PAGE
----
Presumably the 3pm black out will come back into play. Personally if all games were to be broadcast I think the rest of football would probably be less impacted by 4-5 PL games being aired simultaneously at 3pm on a Saturday than having them in unique slots across the weekend.
Yes, especially when fans are back in the grounds, there's really no need to move Palace vs Burnley to 11am on a Sunday just so it can have its own unique slot and a few thousand people who want to watch every single minute of Premier League football can watch it. All that does is just inconveniences and annoys people who want to attend.
I enjoyed it last Saturday when there were three Saturday 3pm games, as mentioned at the time the most at that time since the weekend before it was suspended. I love loads of matches being played at the same time and hearing goals flying in on Final Score, Five Live and Soccer Saturday, and then a big long Match of the Day which can round up everything. I certainly paid more attention to Palace vs Wolves when it was one of three Saturday 3pm games than if it had been shown on a Sunday morning or Monday teatime, when I might have just checked the score, if I'd remembered if it was on.
From a personal perspective, too, the more matches played at the same time the better, as I have a football-phobic partner and I have just about managed to convince them that Saturday 3pm and whenever Liverpool/Wrexham play is a suitable amount for me to be watching (plus MOTD which I can watch after they've gone to bed, or before they get up the next morning). And I think the same is true for the vast majority of football fans, there is a small number of hardcore fans that can spend the entire weekend watching football but for most people they have a finite amount of time they can spend watching it. And if football starts enveloping even more of the weekend, it becomes a chore and a bit of an imposition.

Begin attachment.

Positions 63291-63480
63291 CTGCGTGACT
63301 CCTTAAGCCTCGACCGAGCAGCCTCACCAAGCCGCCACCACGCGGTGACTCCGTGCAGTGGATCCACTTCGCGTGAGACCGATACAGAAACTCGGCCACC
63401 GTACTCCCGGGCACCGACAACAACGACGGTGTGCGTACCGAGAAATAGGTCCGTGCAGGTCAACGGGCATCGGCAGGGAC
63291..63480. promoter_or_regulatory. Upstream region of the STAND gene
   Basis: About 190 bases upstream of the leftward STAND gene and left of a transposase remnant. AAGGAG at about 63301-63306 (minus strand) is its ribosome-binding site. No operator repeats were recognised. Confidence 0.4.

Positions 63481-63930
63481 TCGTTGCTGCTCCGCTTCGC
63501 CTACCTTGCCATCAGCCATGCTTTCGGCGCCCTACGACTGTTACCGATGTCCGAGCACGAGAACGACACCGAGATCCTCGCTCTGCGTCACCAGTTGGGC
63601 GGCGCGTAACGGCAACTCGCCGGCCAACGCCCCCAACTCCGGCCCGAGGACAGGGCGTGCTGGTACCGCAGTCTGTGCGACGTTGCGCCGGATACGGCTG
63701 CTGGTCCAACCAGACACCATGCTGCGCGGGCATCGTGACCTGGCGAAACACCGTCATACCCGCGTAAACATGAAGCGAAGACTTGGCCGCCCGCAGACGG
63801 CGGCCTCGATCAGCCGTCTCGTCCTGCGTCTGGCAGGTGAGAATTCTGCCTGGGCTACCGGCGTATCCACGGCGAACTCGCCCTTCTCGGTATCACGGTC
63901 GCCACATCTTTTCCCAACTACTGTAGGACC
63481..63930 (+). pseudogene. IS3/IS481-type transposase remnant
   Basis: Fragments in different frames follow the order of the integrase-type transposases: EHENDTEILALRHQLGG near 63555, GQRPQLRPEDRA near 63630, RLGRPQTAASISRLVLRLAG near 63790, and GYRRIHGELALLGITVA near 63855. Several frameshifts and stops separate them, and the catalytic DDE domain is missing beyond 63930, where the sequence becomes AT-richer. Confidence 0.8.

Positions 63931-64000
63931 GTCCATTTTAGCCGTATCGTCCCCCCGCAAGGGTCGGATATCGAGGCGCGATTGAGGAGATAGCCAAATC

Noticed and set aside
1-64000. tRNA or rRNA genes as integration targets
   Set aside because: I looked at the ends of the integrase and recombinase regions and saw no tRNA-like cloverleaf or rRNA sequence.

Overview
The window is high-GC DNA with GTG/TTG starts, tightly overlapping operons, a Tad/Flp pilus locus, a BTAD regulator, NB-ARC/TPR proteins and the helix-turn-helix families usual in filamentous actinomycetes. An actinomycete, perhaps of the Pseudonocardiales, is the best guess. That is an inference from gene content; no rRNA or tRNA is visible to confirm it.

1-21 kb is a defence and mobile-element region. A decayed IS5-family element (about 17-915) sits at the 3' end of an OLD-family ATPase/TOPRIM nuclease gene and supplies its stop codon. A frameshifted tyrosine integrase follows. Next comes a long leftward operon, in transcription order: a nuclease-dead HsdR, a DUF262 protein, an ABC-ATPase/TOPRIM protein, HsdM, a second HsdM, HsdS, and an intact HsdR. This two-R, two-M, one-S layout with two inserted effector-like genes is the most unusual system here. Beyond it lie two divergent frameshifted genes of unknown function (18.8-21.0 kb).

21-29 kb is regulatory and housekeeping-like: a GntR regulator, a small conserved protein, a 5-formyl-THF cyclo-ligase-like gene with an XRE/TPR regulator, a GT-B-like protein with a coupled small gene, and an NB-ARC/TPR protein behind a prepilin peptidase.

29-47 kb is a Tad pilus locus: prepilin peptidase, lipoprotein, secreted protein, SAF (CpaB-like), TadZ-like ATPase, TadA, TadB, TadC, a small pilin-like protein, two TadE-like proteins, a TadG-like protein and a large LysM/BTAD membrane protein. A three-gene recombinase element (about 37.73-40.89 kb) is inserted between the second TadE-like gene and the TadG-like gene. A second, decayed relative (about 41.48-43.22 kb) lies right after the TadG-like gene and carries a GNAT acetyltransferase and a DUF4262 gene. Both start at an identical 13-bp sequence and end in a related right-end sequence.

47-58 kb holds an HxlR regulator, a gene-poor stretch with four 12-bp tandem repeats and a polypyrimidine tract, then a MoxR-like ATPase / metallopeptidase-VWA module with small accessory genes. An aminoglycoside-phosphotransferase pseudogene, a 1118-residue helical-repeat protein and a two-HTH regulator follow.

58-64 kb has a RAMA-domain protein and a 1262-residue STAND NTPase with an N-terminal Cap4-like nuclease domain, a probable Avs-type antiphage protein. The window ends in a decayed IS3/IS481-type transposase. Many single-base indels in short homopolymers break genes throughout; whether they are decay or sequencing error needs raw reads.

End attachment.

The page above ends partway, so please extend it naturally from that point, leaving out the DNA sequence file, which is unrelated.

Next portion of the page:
As I've said before, Saturday 3pm hasn't become the standard kick-off time by accident. For most people it is the perfect time to watch (and play) football, and it should remain the centrepiece of the sport.
What might be interesting is where they stand on the free to air games over the last year and whether they think that a small package of potentially FTA games is worth it. In all honesty with the BBC and ITV having FA Cup deals in place for the years ahead a pricey one game a month type scenario probably isn't worth it.
No, not really. As you suggest, they can already get big audiences with FA Cup and England matches, and they get first choice in those rights, not the sixth choice. The only package that would really be of interest for a FTA broadcaster would be one like the Football League pack the Beeb had in 2009-12, when they had ten first choice matches a season - few enough for them to be special and fit in the schedule, without the obligation to show many more of minimal interest. Even the Amazon package of twenty matches, which would be about the right number, wouldn't work for a FTA broadcaster as most of those matches are on at the same time. And you wouldn't want to add extra live matches onto the highlights package if that whacks the price up substantially, the Beeb would rather have highlights of everything than a few mediocre live games.
Back in the 2004-07 contract, there was grumbings that everything had gone to Sky and that this was anti-competitive and offered no choice for the consumer (ie, get Sky or get nothing), which is why from the next contract they resolved to sell them to more than one broadcaster. So to counter this, Sky said they would sub-licence a package of eight matches to another broadcaster. Everyone assumed ITV would buy them as they'd just lost the Premier League highlights rights, but in the end nobody met the reserve price and so they weren't sold. Testament to the idea that broadcasters don't want just any football, they want the right football.